By any measure, Rimouski Oceanic is a top-three team in the QMJHL this season, mostly due to the play of presumptive 2020 top pick Alexis Lafreniere. The team holds a 14-5-4 record and the second-best goal differential in the league, with Lafreniere leading charge with a league-best 51 points in just 23 games. However, things are about to get more difficult for Rimouski. The team announced today that Dmitri Zavgorodny, an impressive Calgary Flames prospect and a line mate of Lafreniere’s, is set to miss the next two to three months. Zavgorodny suffered a broken collarbone and the team anticipates an 8-to-12 week recovery timeline. The talented forward has surely played his last hockey of the 2019 calendar year, but the focus now will be on making sure he is at full strength for the stretch run and postseason when he returns to action, likely in February. In the meantime, Lafreniere and Cedric Pare will try to keep their incredible level of play up; Zavgorodny was third on the team in scoring, but amazingly also third in the league as well, with his 43 points trailing only his line mates. Oceanic will also look for someone to step up and fill Zavgorodny’s slot on the first line, while also expecting their secondary scoring to shoulder some of the burden of his absence. The Quebec league contenders will also likely look into a trade. If Lafreniere and company can survive Zavgorodny’s loss over the next few months, they will remain a formidable opponent in the 2020 playoffs. Perhaps the biggest loser in this situation is Russia’s World Junior team; a key piece will now miss the tournament.
- 2020 NHL Draft prospect Luke Mylymok is jumping leagues mid-season. The University of Minnesota-Duluth commit, who some expected to be with the Bulldogs this season, instead remained in the USHL with the Green Bay Gamblers. However, he is making a switch, as the BCHL’s Salmon Arm Silverbacks announced that Mylymok has joined their team. Beginning the 2017-18 season as a 16-year-old, Mylymok nevertheless finished the year as a top-six scoring forward for the Gamblers. However, after a relatively slow start to this new campaign – six points in 14 games – the skilled forward will try something new in British Columbia. It’s hard to peg where Mylymok may fall in the draft this spring, but the endorsement of Minnesota-Duluth, one of the top programs in college hockey, has to be worth something. If Mylymok can improve his play with a change of scenery, his name could be getting more attention later this season.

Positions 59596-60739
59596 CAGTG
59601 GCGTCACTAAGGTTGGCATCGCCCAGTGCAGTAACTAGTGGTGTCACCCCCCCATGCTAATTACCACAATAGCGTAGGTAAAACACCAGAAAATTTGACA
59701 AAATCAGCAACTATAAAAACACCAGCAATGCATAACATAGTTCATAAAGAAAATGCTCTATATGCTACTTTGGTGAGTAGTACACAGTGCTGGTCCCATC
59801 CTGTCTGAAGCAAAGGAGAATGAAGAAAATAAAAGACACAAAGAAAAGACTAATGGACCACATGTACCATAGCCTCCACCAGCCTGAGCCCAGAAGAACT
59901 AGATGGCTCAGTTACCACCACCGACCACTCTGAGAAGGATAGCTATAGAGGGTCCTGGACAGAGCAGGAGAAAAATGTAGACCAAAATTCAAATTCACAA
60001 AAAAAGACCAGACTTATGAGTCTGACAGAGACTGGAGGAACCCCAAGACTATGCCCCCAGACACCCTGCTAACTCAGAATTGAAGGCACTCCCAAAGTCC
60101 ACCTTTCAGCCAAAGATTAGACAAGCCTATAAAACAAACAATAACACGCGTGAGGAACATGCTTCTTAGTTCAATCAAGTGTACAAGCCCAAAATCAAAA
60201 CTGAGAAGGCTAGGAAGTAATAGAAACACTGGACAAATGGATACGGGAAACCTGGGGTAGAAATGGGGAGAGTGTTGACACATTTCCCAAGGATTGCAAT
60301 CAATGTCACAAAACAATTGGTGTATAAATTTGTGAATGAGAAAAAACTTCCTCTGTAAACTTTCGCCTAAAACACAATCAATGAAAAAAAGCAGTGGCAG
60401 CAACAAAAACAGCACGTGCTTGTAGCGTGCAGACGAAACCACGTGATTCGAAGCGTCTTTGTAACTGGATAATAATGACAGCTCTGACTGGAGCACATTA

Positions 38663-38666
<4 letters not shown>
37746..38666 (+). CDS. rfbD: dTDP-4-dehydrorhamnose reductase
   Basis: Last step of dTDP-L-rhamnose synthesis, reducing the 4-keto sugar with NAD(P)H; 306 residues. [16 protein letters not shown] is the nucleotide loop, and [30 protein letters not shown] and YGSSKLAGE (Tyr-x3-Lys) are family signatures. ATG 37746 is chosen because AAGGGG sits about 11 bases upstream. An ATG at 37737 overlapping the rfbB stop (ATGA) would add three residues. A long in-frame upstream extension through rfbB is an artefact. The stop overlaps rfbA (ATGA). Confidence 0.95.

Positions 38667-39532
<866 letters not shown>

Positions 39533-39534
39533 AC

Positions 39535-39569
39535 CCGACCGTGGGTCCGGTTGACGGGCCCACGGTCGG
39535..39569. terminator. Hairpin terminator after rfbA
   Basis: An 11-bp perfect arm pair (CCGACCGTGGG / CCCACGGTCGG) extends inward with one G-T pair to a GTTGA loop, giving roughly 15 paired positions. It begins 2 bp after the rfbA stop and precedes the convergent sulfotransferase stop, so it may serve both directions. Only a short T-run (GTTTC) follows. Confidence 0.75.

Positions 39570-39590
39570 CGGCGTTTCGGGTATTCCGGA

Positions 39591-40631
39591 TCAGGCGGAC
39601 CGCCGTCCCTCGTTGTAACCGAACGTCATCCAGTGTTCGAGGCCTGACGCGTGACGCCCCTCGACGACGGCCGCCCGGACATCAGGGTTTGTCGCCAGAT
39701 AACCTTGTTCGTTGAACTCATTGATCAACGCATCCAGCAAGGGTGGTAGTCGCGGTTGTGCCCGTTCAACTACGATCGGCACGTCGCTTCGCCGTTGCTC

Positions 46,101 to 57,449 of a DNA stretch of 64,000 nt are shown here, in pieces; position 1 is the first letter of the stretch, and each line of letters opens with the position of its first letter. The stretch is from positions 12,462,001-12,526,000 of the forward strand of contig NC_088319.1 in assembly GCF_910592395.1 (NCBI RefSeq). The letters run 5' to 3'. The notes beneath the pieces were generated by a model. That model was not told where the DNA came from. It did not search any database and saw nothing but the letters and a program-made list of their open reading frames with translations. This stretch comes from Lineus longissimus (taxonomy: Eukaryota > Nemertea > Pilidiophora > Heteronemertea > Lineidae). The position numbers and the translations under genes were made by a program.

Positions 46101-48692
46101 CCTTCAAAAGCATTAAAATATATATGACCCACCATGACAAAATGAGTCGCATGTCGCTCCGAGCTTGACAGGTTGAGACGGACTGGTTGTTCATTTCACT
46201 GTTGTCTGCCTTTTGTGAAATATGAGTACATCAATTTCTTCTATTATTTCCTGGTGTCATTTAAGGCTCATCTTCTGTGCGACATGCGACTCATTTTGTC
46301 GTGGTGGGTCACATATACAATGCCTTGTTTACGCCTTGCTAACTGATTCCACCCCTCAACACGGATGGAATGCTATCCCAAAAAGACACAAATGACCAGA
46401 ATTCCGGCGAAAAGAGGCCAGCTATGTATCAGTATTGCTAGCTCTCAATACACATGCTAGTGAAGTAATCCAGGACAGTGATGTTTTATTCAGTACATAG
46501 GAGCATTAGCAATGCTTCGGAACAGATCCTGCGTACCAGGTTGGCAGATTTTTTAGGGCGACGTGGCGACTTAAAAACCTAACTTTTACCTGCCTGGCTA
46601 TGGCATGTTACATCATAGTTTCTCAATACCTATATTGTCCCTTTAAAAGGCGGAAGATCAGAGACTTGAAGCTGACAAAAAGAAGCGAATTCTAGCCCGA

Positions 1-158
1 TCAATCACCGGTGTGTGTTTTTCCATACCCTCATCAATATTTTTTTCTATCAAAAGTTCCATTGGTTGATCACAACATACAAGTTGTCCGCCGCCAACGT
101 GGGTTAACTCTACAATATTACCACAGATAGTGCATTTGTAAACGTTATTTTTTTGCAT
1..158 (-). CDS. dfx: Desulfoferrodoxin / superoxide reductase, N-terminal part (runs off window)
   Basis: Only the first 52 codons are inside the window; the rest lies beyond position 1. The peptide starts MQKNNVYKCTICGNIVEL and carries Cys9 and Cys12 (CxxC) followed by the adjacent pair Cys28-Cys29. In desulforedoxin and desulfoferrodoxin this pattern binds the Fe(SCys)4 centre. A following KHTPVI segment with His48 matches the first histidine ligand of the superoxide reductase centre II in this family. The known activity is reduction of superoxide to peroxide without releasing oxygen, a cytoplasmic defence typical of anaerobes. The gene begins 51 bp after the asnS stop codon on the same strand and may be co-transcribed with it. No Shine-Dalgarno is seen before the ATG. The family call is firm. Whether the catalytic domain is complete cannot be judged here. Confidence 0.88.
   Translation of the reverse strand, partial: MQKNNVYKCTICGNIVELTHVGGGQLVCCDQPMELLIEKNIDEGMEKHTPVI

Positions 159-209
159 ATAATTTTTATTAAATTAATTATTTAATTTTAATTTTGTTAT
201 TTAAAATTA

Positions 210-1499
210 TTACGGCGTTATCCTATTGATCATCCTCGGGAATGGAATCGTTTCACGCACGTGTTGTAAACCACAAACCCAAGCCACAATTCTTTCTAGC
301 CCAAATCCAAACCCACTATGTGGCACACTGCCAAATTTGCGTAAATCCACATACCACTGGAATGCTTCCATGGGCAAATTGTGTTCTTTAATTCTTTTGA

- The New York Rangers may have to wait a while longer to see 2019 draft selection Leevi Aaltonen in action in North America. Fortunately, the team has a deep pipeline and can allow for the intriguing young forward to develop at his own pace. Aaltonen has signed a two-year extension with KalPa of the Finnish Liiga, where he is enjoying a regular role for the first time in his young career. A product of the system in KalPa, Aaltonen has already played in a career-high 14 games this season and clearly wouldn’t mind playing with the team for a while longer. After putting up good numbers at the top junior level in Finland last year, Aaltonen was well-regarded entering the draft and considered by many to be a steal by the Rangers in the fifth round. A small, shifty forward, Aaltonen’s skating ability and skill are apparent, but he has a ways to go physically and in developing a more mature, well-rounded game. Patience by New York will likely pay off as Aaltonen continues to grow in KalPa.
- There will be no more Peewee, Midget, and Bantam in Canada. After a meeting this weekend in Montreal, Hockey Canada has announced that they will be re-naming their age divisions in youth hockey to simplify the structure of the game. No longer will each level have its own unique title; instead, age groups will largely be categorized as being under a certain odd number age. The new titles are U-7, U-9, U-11, U-13, U-15, U-18, and U-21. These changes will be implemented almost immediately for next season. While the oldest age group will surely continue to be referred to as “Junior” hockey, the other titles that many have come to know will cease to exist. A helpful simplification of the game for many, but at the cost of novelty to others.